Come writers and critics
Who prophesize with your pen
And keep your eyes wide
The chance won’t come again
And don’t speak too soon
For the wheel’s still in spin
And there’s no tellin’ who
That it’s namin’
For the loser now
Will be later to win
For the times they are a-changin’.
It’s funny how good art not only holds up but also shifts in meaning as the years go by. The Times They are A-Changin’ is such a piece of art. This venerated song of my parents’ generation, for many an anthem of the left, is now 50 years old.
And it is and was an anthem for the left, to be sure. But times have indeed changed and the people who are now in the way are the same people who were pushing the old guard out of the hallways a half century ago.
The establishment is ossified and self-serving. Dylan’s song is a song of rebellion and optimism. It speaks of a new world that is nearly incomprehensible to the older generation. We have a very similar situation today.
Whereas the baby boomers had access to much more information than their parents, and much more technology than their parents. Such a difference was there that the term “generation gap” was coined to explain the differences between the generations. How much wider is the gap today?
Talk to the average 60 year old person about social media and often one is met with at least some derision (which I believe masks fear). At least this has been my experience. This is of course by no means uniform. Some of the most technologically adept people I know are in their 60s and 70s. They built Silicon Valley after all.
However, I feel that the establishment in general fears more than celebrates the broad sharing of information and ideas. I feel that many see the world as far too tumultuous, and that technology is the culprit. Gone are the steady union jobs. Gone are the 2 parties one could count on. Gone are the 3 familiar talking heads giving the country the news every night. Gone is the world they used to know. And what do we have now? Twitter? God help us!
This past Sunday night I was watching Madmen which this season takes place in 1966 New York City. One of the key ongoing themes of the show is how the World War II and Korean War generations dealt with the massive influx of new ideas which were born from the baby boomers. There was a good bit of fear, but for many of the characters there’s even more a sense of just plain confusion. What the hell is going on?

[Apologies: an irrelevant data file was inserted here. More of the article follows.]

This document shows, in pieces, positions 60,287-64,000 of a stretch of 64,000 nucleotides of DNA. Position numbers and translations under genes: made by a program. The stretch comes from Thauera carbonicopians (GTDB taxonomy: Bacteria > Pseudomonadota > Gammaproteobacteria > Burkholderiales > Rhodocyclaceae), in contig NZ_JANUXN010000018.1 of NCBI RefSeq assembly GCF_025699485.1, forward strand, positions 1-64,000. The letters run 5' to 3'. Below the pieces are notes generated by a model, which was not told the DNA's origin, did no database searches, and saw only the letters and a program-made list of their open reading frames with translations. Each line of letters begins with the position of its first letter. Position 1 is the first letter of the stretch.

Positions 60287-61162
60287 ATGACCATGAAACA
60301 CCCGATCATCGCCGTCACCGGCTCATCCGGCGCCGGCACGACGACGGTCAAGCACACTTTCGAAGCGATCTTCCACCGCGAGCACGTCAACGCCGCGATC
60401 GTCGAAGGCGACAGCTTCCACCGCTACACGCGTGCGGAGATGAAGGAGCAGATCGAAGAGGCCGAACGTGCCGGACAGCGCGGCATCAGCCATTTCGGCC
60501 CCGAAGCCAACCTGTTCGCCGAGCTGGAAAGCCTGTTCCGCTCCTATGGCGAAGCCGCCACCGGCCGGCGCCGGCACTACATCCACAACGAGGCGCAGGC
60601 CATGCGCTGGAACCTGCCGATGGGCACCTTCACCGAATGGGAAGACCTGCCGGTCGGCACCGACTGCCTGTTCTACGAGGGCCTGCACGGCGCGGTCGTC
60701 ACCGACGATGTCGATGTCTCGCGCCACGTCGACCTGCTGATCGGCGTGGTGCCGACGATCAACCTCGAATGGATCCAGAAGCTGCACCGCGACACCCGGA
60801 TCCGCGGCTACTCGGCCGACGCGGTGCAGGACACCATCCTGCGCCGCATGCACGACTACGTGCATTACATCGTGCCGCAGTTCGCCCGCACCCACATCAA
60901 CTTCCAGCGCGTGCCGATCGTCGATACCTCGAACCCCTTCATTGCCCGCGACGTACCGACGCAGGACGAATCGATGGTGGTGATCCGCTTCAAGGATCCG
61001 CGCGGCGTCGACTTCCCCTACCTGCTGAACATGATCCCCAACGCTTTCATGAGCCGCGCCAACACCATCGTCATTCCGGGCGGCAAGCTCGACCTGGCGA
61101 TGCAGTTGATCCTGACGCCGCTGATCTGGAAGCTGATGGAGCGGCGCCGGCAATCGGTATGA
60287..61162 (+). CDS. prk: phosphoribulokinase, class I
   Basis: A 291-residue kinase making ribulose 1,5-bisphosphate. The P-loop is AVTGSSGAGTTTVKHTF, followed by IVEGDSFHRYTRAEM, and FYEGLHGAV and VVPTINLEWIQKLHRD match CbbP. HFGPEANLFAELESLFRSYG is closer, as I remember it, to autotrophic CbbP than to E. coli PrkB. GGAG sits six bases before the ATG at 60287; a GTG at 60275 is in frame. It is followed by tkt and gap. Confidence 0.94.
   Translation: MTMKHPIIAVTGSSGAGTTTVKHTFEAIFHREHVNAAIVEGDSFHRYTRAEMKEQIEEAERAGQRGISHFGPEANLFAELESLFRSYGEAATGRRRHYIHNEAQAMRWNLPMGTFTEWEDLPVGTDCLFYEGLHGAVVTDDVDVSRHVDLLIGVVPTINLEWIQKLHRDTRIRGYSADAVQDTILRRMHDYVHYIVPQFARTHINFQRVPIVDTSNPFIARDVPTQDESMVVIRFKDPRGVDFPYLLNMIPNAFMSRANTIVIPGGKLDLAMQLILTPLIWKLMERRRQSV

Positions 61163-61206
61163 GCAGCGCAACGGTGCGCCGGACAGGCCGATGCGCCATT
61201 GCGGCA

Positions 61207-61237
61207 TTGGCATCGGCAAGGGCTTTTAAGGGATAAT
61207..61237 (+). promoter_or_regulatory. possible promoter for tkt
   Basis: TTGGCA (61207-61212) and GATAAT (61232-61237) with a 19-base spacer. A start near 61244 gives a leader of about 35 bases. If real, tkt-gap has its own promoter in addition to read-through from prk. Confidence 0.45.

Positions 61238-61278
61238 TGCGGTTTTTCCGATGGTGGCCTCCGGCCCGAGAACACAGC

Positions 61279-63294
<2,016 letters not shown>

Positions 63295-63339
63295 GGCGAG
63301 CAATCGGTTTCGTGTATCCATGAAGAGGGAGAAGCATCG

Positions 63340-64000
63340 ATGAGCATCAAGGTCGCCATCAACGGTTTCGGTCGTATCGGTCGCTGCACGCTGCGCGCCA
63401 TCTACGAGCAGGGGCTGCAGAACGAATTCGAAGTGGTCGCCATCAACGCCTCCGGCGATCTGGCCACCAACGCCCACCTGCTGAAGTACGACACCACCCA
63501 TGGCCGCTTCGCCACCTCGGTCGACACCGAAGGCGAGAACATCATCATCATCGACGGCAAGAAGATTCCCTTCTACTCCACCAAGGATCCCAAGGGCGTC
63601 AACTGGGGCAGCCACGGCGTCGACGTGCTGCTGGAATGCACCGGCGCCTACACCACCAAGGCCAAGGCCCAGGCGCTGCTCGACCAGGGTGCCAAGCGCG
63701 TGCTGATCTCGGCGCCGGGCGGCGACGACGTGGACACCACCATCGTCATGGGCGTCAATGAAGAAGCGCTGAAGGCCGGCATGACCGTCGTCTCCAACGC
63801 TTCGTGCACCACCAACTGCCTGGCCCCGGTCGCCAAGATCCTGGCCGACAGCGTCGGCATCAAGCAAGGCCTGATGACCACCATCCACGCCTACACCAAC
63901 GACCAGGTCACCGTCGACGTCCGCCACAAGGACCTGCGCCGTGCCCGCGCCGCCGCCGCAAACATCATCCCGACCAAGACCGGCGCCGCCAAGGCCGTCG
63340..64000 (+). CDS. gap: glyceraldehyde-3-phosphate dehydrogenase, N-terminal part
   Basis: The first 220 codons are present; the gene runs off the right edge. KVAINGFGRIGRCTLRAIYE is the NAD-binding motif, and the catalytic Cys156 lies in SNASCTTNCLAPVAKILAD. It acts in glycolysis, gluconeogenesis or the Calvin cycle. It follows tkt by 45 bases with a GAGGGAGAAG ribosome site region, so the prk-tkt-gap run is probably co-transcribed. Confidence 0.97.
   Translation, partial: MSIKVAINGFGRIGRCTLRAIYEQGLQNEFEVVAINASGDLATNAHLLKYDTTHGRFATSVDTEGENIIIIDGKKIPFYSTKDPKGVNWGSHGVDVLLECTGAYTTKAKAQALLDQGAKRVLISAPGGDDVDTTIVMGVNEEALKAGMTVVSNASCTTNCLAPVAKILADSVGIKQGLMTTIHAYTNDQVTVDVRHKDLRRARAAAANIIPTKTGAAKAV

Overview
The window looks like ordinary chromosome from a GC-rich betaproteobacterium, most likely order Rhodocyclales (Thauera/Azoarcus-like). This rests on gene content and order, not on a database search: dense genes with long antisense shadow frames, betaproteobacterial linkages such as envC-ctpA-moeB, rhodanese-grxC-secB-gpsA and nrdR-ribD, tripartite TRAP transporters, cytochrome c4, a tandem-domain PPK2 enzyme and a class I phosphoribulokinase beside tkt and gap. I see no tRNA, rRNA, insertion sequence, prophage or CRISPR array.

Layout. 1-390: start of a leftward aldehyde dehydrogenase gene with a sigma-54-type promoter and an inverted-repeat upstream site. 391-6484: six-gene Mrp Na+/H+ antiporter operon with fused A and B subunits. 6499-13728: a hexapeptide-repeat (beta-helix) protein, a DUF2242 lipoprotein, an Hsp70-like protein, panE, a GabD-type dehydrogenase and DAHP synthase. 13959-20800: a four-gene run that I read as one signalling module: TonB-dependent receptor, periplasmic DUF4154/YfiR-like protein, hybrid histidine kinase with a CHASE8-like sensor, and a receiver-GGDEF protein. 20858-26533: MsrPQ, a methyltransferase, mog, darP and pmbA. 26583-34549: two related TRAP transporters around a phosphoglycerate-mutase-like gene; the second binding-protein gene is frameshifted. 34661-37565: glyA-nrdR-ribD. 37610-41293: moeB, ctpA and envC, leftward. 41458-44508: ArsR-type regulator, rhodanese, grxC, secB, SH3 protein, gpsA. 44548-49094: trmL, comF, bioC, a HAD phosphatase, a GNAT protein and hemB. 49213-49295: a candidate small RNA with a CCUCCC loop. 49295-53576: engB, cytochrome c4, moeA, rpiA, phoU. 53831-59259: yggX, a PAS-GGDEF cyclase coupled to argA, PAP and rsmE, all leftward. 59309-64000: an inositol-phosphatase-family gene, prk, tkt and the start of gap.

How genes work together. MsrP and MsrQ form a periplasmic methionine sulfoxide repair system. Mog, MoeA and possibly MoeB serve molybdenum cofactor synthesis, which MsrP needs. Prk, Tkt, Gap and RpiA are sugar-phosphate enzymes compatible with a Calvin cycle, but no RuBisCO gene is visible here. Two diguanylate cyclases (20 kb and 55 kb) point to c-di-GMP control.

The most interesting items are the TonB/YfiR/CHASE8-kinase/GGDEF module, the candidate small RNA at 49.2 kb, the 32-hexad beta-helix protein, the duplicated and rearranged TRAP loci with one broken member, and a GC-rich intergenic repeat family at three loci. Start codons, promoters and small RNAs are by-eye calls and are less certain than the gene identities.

Funny that the agents of change are now the bloated bureaucrats, but maybe that’s just the way of the world.
Both political parties are trying to deal with what is going on in broader society, change on par with what happened in the 1960s. The Democrats have the luxury of having an incumbent president who campaigned on “change.” This insulates them a bit to what’s going on but at least some within the party know that their time leading the idea parade is rapidly running out.
The Republicans on the other hand are beside themselves. It looks like Mitt Romney, a man so liberal he was elected governor of Massachusetts, is about to be nominated as the GOP candidate. This after a real challenge from the social conservatives in Rick Santorum.
But though Romney is the choice of the GOP establishment, the establishment could have dealt with Santorum had the former senator been able to go further or even take it to the convention. Santorum was a vestige of the 1980s Moral Majority. The current leadership of the GOP has placated evangelicals for over a quarter century. The “Christian conservatives” were/are not of real concern.
Ron Paul however scares them to death. Why?
Because Ron Paul represents a whole new way of playing the game. All the old tried and true ways of dealing with a rival candidate don’t work with Paul and his followers.
The reason the tried and true ways don’t work is because the game has changed. Interestingly Ron Paul, the oldest guy in the race, is the only one hip to it. Sean Hannity is not the future of politics, sorry.
But instead of embracing the new and fresh energy Ron Paul has brought into the party, a party which desperately needs young people to be sustainable going forward, the GOP has dug in its heels and declared that it will not bend to the Ron Paul barbarians. You know the barbarians who actually believe in free enterprise and small government. The GOP is the establishment’s party. Ron Paul is not invited.
The Dems have quietly looked on as Ron Paul has challenged the status quo in the GOP. But they aren’t smiling. The Obama machine knows Mittens has the ability to squeeze out a win. But though Ron Paul has the potential to lose bigger, Ron Paul also has the potential to win a mandate ala Ronald Reagan in 1980. This would be a disaster for the Dems because suddenly the TEA Party becomes mainstream and real issues are suddenly on the table. There would be a massive influx of new, market oriented thinking in Washington, and big bureaucracies—the heart of the Democrat Party, would likely be cut. Romney isn’t going to cut anything.
So both the GOP and the Dems fear Ron Paul because he is a true agent of change. Not phony baloney, big government 1930s-esque change. But real, honest to goodness, new ways of thinking, 21st Century, change.
It’s coming whether the establishment of both parties wants it or not.
So again in the words of Bob Dylan:
As the present now
Will later be past
The order is
And the first one now
Will later be last
For the times they are a-changin’.